The Yonghe Temple is a temple and monastery of the Yellow School of Tibetan Buddhism located in the northeastern part of Beijing. It is one of the largest and most important Tibetan Buddhist monasteries in the world. The building and the artworks of the temple is a mixture of Han Chinese and Tibetan styles.
Building work on the Yonghegong Temple started in 1694 during the Qing Dynasty. It originally used as an official residence for court eunuchs. It was then converted into the court of the Prince Yong (Yin Zhen), a son of the Kangxi Emperor and himself the future Yongzheng Emperor. After Yongzheng's ascension to the throne in 1722, half of the building was converted into a lamasery, a monastery for monks of Tibetan Buddhism. The other half remained an imperial palace.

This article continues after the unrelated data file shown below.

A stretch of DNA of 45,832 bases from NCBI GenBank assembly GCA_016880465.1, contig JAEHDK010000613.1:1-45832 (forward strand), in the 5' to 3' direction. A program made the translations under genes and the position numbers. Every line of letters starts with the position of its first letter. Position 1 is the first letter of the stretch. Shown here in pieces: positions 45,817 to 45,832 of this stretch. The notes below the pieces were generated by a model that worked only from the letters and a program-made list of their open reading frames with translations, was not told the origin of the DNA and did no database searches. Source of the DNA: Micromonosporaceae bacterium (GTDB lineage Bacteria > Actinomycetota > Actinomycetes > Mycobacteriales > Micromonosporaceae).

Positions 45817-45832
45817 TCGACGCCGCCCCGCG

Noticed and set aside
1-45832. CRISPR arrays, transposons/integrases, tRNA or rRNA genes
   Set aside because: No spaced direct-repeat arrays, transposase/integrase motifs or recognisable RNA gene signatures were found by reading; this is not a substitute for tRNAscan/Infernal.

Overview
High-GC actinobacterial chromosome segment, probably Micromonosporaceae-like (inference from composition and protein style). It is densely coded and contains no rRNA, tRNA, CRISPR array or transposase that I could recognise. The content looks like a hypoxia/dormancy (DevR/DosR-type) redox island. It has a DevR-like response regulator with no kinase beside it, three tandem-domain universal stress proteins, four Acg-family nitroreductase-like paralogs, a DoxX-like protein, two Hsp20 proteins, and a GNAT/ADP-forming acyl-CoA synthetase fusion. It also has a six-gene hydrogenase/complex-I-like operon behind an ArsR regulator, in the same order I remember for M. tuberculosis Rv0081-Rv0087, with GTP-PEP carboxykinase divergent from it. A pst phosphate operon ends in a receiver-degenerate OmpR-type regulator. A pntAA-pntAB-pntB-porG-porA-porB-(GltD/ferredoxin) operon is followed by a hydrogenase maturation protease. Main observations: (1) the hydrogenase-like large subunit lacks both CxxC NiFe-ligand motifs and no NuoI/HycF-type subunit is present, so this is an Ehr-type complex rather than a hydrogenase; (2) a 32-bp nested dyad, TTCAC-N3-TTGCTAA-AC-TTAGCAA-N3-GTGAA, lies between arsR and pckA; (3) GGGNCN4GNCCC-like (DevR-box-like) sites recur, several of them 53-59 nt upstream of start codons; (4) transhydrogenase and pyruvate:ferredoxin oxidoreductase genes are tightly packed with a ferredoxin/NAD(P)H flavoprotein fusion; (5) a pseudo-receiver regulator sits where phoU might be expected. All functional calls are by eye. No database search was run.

After Yongzheng's death in 1735, his coffin was placed in the temple. The Qianlong Emperor, Yongzheng's successor, gave the temple imperial status signified by having its turquoise tiles replaced with yellow tiles which were reserved for the emperors. Afterwards, the monastery became a residence for large numbers of Tibetan Buddhist monks from Mongolia and Tibet, and so the Yonghe Lamasery became the national centre of Lama Administration.
The temple is said to have survived the Cultural Revolution due to the intervention of Prime Minister Zhou Enlai. It was reopened to the public in 1981.